I was 20 years old in 1986 when I walked into Dan Ostermiller’s studio and asked for a job. Up to then, I’d been helping my Dad build houses. I was young and naive and had no idea what it meant to be a professional artist, let alone understanding the much more specialized realm of the sculptor. I ground bronze and learned to weld it; we painted rubber and slung plaster to make molds; I learned pointing up and roughing in from maquette to monument. I put all this newfound knowledge to work, sculpting my own pieces and casting them in bronze.
Somehow, the artist in me that had previously enjoyed drawing and painting fell in love with form and space and shadow, and I spent every free penny I made turning my ideas into cast metal. Casting bronze is expensive, even with the discounts the foundries gave us “rats,” the green-tinged, bleary-eyed artisans who did the dirty work on the shop floor. I discovered Brancusi and stone carving, doubly excited by the cheap, plentiful medium and the thrill of turning an ugly rock into a work of art. Somewhere around this point in the timeline, Mr. Ostermiller and I had a falling out (I pissed him off) and I found myself once again walking into a sculptor’s studio to ask for a job. Kent Ullberg wasn’t just the second sculptor I worked for, he became like a second father to me. The Swede opened my eyes to a more European view of the world and of art. He also entrusted me to manage his production at the foundry, as well as handling the enlargement of some of his most impressively-scaled works.
There are a many more details and people and crazy happenings to recount, but that gets too far afield from my point. The stone carving and the metal grinding and the construction work, not to mention a detour to make a few thousand Chipotle chairs for my friend Bruce, took a serious toll on my physical health. Couple that with the inevitable diminishing of aging eyesight and a restlessness to move away from committee-driven public art, and you have the perfect recipe for a personal reinvention. And so it is with a bittersweet heart that I formally end my career as a sculptor, moving forward with excitement and trepidation into a future of greater creative freedom and less physical pain. Stay tuned to see what happens on the next episode!
(I’m cross-posting this to my new website, but the version over there has PICTURES! CLICK HERE)
Since I’ve been sans shop/studio and focusing on finishing up our house remodeling, I’ve also felt the need to create some ART. Decided to make use of my iPad Pro once again to produce some pieces of graphic design/2d art. One thing I really appreciate about the iPad is the flexibility it gives for interaction and body position; sitting at a traditional desktop and using the mouse causes me debilitating pain after just a couple hours at this point in my life (old). It’s weird, since I can spend 6 to 8 hours at the business end of a 4 inch grinder with fewer downsides. Dunno, maybe those two items are somehow mysteriously linked?!?!?
Anyway, here are some things I’ve been making:
Anywhere But Here
Out to HERE In to THERE
Hold It Together
The process is simple, but complex, in that it involves producing gobs of iterations for each image (sometimes more than 20), then tweaking, adding filters and masks, then stacking them to create blends. The packed-circles effect is accomplished with an app called Percolator, which lends a unique geometric flair to each piece. It’s a workflow that I find both thrilling and relaxing, as it includes elements of surprise and whimsy coupled with ruthless decision making. I’ll often look up at the time and realize 3 or 4 hours have flowed past in blissful concentration. I do struggle a bit with finding value in the work, but I’ve been working on that:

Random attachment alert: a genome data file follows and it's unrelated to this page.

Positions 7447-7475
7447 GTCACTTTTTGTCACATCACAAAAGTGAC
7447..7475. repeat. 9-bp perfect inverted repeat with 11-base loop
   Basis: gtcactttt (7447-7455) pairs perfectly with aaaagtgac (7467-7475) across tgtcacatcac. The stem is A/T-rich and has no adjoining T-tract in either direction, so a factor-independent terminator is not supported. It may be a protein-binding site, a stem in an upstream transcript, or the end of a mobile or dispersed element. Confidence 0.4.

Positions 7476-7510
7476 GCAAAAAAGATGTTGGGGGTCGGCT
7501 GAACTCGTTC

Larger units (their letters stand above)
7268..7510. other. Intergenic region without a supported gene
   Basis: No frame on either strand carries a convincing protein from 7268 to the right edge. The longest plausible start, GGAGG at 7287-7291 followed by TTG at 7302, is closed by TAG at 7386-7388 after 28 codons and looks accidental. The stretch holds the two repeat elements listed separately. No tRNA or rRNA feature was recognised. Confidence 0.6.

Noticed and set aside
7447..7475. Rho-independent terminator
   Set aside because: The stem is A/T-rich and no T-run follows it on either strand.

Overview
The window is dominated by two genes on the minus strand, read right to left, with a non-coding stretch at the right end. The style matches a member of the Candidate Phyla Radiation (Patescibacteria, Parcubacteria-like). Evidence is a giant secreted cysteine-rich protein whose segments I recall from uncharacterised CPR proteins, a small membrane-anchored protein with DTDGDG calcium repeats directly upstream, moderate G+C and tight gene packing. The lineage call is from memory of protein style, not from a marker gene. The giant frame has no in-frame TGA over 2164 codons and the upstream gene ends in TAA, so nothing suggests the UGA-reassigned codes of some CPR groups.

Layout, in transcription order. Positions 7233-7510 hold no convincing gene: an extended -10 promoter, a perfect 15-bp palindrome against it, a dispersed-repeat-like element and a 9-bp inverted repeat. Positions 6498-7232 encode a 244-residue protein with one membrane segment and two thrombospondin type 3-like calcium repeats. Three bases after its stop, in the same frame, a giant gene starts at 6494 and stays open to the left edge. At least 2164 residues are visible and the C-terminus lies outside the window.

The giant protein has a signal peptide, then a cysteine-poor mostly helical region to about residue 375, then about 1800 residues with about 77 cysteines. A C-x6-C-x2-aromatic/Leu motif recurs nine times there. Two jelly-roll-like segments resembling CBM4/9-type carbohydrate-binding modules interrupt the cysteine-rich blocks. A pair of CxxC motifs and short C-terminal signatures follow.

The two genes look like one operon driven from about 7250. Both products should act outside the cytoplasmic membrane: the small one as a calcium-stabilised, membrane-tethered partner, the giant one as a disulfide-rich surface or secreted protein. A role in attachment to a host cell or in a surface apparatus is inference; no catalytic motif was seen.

“The amount of labor involved in the creation of a work of art has absolutely no bearing on its aesthetic value.”
This is in response to my self-doubt as to the validity of my digital artwork. I’m actually struggling with the concept of aesthetic value vis-a-vis the method of said work’s creation. Somehow, the feeling that my sculptural work has greater value than my digital work is blocking me. It recalls the days when I was carving, and the contrast in material costs to bronze casting was having undue impact on my pricing. Neither the cost of the raw materials nor the labor involved should influence the apprehension of the value of a work of art. The cost of the canvas and paint to Van Gogh mean nothing to the collector who spends hundreds of millions of dollars to acquire the painting. A computer or other digital device is no different than a paint brush, or chisel, or welder, or table saw: it is a (hopefully skillful) means to an end, and that end is capital-A “Art.”
(Thinking about Art in terms of product and price is another mental sticking point for me, but that’s a subject for another day.)
Ran down to Little Rock on Sunday/Monday with Interwoven in tow. Stayed with new friends Mike and Marty, then got up Tuesday morning and bolted it down to the base. As usual, the City Parks crew were a huge help, and have become some of the best art handlers/installers in the country. I love the bridge as a backdrop: the piece was at least partially inspired by the multiple bridges across the Arkansas river, and their riveted, industrial aura.